Effect of oxygen in sample carrier gas on laser-induced elemental fractionation in U–Th–Pb zircon dating by laser ablation ICP-MS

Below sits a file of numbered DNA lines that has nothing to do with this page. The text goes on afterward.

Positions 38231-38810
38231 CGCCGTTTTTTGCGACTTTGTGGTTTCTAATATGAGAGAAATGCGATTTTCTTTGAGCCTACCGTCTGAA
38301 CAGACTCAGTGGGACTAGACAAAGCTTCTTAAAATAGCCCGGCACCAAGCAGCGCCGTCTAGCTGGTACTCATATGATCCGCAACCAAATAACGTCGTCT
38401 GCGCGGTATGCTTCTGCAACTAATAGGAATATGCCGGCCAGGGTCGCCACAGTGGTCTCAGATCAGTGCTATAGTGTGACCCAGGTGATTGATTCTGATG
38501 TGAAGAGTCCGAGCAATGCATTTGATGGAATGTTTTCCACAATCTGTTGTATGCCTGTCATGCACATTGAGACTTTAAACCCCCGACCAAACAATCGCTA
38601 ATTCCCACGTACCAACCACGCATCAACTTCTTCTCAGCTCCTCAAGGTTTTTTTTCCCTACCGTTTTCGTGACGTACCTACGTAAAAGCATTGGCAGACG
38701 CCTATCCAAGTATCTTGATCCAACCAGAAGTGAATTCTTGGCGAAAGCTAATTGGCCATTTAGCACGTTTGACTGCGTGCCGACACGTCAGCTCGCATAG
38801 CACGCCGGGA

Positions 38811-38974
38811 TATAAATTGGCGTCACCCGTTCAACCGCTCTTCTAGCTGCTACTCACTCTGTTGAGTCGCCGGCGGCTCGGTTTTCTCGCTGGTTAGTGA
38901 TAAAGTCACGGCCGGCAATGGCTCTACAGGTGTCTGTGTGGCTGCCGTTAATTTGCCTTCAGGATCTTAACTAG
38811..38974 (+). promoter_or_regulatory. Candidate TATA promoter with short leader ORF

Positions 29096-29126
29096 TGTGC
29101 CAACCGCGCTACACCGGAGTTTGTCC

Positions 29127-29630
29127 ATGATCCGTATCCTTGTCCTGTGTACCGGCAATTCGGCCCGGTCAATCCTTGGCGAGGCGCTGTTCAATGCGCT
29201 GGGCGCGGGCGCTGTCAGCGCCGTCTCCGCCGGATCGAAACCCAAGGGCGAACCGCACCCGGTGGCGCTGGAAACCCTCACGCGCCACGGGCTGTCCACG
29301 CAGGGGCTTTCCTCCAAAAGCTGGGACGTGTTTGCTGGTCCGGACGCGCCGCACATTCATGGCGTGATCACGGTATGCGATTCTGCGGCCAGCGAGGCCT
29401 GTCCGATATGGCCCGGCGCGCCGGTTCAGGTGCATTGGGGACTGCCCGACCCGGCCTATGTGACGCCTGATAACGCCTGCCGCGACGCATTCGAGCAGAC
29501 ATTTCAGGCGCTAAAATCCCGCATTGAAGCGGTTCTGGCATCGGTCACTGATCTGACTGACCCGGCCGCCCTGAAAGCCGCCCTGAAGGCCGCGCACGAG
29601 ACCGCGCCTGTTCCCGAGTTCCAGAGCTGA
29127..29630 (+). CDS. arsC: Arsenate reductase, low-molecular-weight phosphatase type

Thermal breakdown of zircon during laser ablation sampling for ICP-MS analysis results in decoupling of Si from Zr, and Pb from U + Th, following the reaction ZrSiO4(U, Th, Pb) = ZrO2(U, Th) + SiO2(Pb). The rate of the laser-induced elemental fractionation can be linked to the concentration of oxygen in the ambient He sample carrier gas. Deposition of ZrO2 and SiO2 on the walls of the ablation craters is enhanced by the presence of oxygen during ablation, and the composition of the deposit is dominated by ZrO2. This study shows that even a small amount of oxygen (e.g., 500 ppm) added to the sample carrier gas can shift the U–Pb ages of zircon by as much as 9%, which is well beyond the typical analytical uncertainty of LA-ICP-MS zircon dating. Addition of up to 2000 ppm oxygen to the sample carrier also increases the instrument sensitivity by as much as 3 times for light elements and ca. 1.5 times for heavy elements. The increase in sensitivity is accompanied by an increase in the U and Th oxide formation, suggesting that the signal enhancement is not related to the concomitant M+ and MO+ ion formation, but rather to the improved atomization and ionization capabilities of the mixed gas ICP. The study shows that maintaining a constant level of O2 throughout the ablation cell over an analytical session at the time of analysis is a prerequisite for further improvements in the repeatability of U–Pb LA ICP-MS dating of zircon.